Now that spring is here, I can go to almost any race track in America and watch fast cars duke it out. Sports cars. Supercars. Prototypes. NASCAR. Even Formula One later this year. But where do I go if I want to watch a bunch of cheap economy cars drive their little engines out in some epic track battle?

The answer is Pirelli World Challenge's B-Spec class, which I got to witness for the first time at Circuit of the Americas this weekend. We've written about B-Spec before, but actually seeing it in person is something amazing.

Usually, cheap hatchback racing battles only happen in old episodes of Best Motoring or the early parts of Gran Turismo when you don't have any money and you're forced to race hatches because you can't afford anything else.

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In real life, it makes for some delightfully fun racing, even if they can't match the incredible speeds of most other race cars out there. But I love racing where the cars extremely close to production vehicles, even more so if they're affordable ones that normal people drive every day.

It also helps that almost half of the B-Spec grid in Austin this weekend was made up of Mini Coopers. I'm a little biased when I get to see stuff like that, especially when they go up on three wheels in some of the corners. The day my Mini craps out on me for good, it's getting an engine swap and suiting up for duty as a B-Spec car.

Look at 'em go! Come on, why watch McLarens and Porsches race when you can watch Minis battle against Yarises, Mazda2s, and Chevrolet Sonics? It's incomprehensibly great.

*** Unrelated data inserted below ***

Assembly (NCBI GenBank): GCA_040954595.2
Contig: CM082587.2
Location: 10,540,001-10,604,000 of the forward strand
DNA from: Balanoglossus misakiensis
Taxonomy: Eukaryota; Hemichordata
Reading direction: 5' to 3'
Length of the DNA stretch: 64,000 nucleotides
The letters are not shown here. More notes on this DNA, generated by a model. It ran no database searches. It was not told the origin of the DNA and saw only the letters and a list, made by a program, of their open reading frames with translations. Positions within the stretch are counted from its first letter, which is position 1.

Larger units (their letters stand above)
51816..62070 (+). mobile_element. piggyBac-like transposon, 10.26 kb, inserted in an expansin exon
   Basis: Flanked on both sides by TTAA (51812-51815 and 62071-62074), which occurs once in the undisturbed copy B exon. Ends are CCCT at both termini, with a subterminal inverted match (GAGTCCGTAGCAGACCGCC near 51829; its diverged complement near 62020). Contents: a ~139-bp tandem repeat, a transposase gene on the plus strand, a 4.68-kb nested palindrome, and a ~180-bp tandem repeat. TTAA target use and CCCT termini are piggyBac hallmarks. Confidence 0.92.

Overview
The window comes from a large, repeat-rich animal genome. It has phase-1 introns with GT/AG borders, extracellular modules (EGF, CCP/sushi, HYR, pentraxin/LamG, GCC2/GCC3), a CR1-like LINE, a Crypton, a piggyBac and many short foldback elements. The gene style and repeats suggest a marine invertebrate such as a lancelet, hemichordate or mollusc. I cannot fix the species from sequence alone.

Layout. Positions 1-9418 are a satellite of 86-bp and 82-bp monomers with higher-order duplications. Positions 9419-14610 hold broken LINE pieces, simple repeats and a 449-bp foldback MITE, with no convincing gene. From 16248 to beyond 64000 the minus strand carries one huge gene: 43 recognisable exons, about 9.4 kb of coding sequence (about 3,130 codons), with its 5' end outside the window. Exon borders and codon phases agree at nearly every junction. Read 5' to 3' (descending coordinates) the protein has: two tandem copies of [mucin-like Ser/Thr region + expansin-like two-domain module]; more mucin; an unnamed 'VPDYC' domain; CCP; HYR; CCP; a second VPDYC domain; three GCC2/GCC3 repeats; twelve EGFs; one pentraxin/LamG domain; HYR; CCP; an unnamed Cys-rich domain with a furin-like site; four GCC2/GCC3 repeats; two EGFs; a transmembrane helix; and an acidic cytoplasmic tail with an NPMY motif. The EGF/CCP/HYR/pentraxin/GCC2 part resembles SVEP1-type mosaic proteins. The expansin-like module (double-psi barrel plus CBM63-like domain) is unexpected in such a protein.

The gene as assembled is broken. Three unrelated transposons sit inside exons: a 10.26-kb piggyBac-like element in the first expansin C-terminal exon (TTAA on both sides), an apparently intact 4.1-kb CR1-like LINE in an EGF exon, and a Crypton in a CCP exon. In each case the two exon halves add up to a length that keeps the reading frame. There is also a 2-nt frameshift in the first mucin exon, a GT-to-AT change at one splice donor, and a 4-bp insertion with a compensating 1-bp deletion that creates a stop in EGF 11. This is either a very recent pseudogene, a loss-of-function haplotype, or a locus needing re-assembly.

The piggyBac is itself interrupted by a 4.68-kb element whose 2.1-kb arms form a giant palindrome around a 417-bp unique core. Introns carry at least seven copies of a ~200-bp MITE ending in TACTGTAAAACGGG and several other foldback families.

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And more than the spectacle, B-Spec is designed to be just like those opening challenges in Gran Turismo: cheap, and therefore accessible. The cars are all naturally aspirated and restricted to 125 horsepower. Besides the roll cage and racing harnesses, modifications are limited to manufacturer-spec performance springs and shocks. That's it, man. These aren't that far off from ordinary cars.

Shit gets real out there.

They ran the B-Spec car in the same outing as the Touring and Touring Car A classes, two other PWC categories designed for relatively minimal cost and easy entry. Those are faster and more powerful cars, but still nothing too high-level: Miatas, Caymans, V6 Mustangs, Honda Civics, Nissan Altimas, and in one case the meanest damn Mazda RX-8 I've heard in a long time.

This guy, right here.

But my heart was with the B-Spec class, even when they lagged behind the more powerful cars by the end of the wet 15-lap, chaos-filled race.

B-Spec racing is good stuff, and if you ever get the chance to check it out at a race near you, I highly recommend it. Besides Lemons, Chump Car and budget rallying, it's gotta be one of the most Jalop forms of racing out there right now.

Photos credit Stef Schrader


Contact the author at patrick@jalopnik.com.